There are many experiences that might lead one to ask for increased faith. A diagnosis of a life-threatening condition is certainly a sufficient test of faith to lead one to ask God for the capacity for greater trust. Anyone who has witnessed violence, ruin, or misery might be impelled, like the author of the first reading, to cry out for God’s attention. (Hab. 1:2-3) Any number of other reasons might cause a person to pray for stronger faith. I’m sure you can think of many such reasons.
In today’s Gospel reading, the apostles asked Jesus to increase their faith; the request was occasioned by a truly terrifying experience.
Our Gospel reading today is a short excerpt from a longer teaching about the temptations to sin that can be caused by material wealth. The parable in last week’s Gospel reading illustrated the way in which love of money can make one spiritually and morally blind. Jesus addressed that parable to the crowds who followed him. Then, he turned to his disciples and gave them more detailed instruction in private.
In the private instruction given to the disciples, Jesus said, “Be on your guard! If your brother sins, rebuke him; and if he repents, forgive him. And if he wrongs you seven times in one day and returns to you seven times saying, ‘I am sorry,’ you should forgive him.” (Lk. 17:3-4)
Jesus created a truly terrifying situation in which his disciples were commanded to forgive as often as a transgressor apologizes. If not an impossible task, ready forgiveness is certainly undesirable; our culture teaches us to hold a grudge, be resentful, and do our best to get even with those who offend us. Jesus said that one should forgive freely and often. It’s not surprising, then, that the apostles asked for greater faith.
After commanding a practice that is onerous at best, Jesus tells a parable about a servant who lives up to conventional expectations. In the parable, the servant performs chores around the farm, then serves dinner to the householder. The NABRE translation of the explanation of the parable is unfortunate; it says, “When you have done all you have been commanded, say, ‘We are unprofitable servants; we have done what we were obliged to do.'” (Lk. 17:10) In this context, the word translated as “unprofitable” means “owed nothing.” The moral of the story is: when you have done what you have been commanded to do, say, ‘We are owed nothing; we have merely fulfilled our responsibilities.’
As a description of the sort of forgiveness that Jesus commands, the parable says that we are obliged to forgive, to do so routinely, and not to consider granting forgiveness to be an act of extraordinary virtue. Jesus said that an authentic faith requires one to be reconciled with others in the same way that God is reconciled with the world.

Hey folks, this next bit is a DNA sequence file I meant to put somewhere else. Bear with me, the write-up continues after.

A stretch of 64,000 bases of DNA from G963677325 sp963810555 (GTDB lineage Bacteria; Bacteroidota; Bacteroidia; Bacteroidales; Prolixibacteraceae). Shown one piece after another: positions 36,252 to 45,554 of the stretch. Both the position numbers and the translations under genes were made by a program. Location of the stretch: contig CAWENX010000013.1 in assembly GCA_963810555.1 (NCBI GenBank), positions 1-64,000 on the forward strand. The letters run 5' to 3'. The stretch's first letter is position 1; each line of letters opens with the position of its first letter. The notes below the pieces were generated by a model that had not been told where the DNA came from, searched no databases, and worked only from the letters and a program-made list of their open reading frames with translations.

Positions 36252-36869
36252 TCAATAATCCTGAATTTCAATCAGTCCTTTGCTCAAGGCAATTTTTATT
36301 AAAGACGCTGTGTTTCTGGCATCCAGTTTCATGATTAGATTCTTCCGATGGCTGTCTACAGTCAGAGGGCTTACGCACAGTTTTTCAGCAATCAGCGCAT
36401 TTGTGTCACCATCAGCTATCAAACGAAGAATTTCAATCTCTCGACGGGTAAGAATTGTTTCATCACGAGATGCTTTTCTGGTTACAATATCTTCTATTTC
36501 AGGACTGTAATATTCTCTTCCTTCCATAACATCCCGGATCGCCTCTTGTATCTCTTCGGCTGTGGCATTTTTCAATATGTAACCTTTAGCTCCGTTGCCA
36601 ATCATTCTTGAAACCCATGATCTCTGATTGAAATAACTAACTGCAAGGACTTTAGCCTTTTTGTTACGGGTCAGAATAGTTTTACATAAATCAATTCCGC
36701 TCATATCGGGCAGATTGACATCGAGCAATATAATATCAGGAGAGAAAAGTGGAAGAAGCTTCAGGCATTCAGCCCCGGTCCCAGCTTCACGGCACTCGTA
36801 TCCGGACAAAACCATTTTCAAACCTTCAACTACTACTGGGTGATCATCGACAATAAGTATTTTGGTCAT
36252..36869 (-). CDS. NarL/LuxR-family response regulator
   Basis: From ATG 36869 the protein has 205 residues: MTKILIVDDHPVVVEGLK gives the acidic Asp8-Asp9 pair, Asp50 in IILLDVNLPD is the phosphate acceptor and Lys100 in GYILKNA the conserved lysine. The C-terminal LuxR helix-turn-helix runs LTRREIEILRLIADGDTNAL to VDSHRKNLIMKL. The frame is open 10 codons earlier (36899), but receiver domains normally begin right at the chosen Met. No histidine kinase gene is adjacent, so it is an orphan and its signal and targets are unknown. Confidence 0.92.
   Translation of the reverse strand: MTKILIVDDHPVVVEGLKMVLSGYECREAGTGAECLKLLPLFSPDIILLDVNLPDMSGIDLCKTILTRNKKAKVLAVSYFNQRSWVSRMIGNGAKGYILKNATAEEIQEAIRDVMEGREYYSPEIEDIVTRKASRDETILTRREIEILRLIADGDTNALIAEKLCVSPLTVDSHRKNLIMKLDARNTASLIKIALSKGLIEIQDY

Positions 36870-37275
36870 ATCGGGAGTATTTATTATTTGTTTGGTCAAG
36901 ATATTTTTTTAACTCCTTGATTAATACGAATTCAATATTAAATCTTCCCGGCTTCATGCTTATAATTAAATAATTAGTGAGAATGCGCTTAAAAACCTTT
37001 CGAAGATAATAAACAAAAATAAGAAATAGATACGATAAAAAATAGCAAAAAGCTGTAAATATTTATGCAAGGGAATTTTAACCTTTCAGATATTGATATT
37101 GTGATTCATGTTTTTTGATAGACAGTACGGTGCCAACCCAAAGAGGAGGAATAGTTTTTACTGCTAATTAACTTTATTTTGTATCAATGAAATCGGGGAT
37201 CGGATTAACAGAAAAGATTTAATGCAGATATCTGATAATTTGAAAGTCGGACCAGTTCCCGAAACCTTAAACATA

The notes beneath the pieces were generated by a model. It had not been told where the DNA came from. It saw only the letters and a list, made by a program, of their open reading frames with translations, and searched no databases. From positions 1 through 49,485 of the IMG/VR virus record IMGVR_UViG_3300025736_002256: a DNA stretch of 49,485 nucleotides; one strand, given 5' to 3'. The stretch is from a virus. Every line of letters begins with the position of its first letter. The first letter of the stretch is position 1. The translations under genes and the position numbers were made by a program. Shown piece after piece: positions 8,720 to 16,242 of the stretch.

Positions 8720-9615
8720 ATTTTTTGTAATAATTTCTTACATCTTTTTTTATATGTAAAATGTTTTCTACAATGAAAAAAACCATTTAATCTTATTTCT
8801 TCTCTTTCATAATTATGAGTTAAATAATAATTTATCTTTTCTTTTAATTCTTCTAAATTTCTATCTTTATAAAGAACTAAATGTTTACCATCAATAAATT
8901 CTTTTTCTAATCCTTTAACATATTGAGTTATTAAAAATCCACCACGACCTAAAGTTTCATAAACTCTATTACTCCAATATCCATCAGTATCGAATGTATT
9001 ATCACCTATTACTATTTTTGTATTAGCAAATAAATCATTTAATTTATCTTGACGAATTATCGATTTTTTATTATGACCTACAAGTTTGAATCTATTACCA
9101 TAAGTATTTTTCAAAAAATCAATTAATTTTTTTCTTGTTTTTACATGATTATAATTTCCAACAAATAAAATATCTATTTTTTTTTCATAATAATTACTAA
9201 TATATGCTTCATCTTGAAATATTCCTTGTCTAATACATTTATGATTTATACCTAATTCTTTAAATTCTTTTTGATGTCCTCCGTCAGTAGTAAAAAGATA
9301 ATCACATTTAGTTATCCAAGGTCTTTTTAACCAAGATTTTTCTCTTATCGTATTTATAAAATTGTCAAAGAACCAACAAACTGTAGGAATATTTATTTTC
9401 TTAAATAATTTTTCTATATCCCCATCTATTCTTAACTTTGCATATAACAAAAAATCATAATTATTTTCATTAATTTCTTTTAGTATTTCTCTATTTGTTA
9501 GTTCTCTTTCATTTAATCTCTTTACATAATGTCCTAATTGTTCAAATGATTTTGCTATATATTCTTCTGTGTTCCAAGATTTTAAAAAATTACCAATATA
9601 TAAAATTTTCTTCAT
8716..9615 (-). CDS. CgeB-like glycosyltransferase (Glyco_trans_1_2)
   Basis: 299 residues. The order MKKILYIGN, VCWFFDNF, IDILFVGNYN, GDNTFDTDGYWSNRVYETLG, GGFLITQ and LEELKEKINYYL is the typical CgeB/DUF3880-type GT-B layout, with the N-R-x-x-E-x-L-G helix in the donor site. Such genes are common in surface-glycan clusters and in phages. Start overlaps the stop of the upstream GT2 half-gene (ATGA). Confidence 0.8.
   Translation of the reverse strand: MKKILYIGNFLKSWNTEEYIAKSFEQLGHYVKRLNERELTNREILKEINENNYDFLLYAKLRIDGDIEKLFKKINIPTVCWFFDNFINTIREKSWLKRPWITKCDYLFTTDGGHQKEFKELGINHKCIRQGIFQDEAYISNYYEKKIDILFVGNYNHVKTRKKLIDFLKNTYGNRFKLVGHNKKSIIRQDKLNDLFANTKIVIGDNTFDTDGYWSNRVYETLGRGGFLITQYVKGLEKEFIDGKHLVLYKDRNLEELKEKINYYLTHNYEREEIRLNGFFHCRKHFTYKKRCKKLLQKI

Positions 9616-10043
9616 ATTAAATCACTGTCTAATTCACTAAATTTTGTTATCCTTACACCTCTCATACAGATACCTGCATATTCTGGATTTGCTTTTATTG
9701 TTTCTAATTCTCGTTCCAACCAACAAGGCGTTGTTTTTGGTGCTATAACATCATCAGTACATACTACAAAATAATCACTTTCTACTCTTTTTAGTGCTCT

One might reasonably ask whether or not one truly wants this kind of faith. Despite the personal costs involved, the apostles asked for more faith, the depth of faith required to fulfill Jesus’ command to universal forgiveness.
After the terrified apostles asked for greater faith, Jesus said, “If you have faith the size of a mustard seed, you would say to this mulberry tree, ‘Be uprooted and planted in the sea,’ and it would obey you.” (Lk. 17:6)
Take a few moments to think about the kind of faith that could uproot a mulberry tree and transport it into the sea. That’s a compelling image. If you had that kind of faith, what is the mulberry tree that you would like to uproot and cast into the sea? Would you like to uproot the people or circumstances that interfere with your happiness? Would you like to uproot your moral weaknesses or failings? Are you the altruistic type who would uproot poverty, or injustice, or war from the world? Are you willing to give some thought to the mulberry tree that God wants you to uproot from your life? If so, Jesus says the tree that God wants to uproot is your lack of forgiveness.
According to the parable, a good servant is one who fulfills her or his responsibilities and expects no recompense or recognition for doing so. A good servant is not owed anything but, rather, owes something to others. All of the social ills we love to complain about are the result of the conviction that one is owed something by another. Violence, injustice, conflict, and the like are the expressions of a belief in entitlement. Being a disciple of Jesus means that we know we are owed nothing but, rather, we owe forgiveness to one another.
Jesus likened his disciples to faithful servants who act responsibly and expect no recognition for fulfilling their responsibilities. What kind of person do you imagine yourself to be? God thinks of you as being forgiven and forgiving.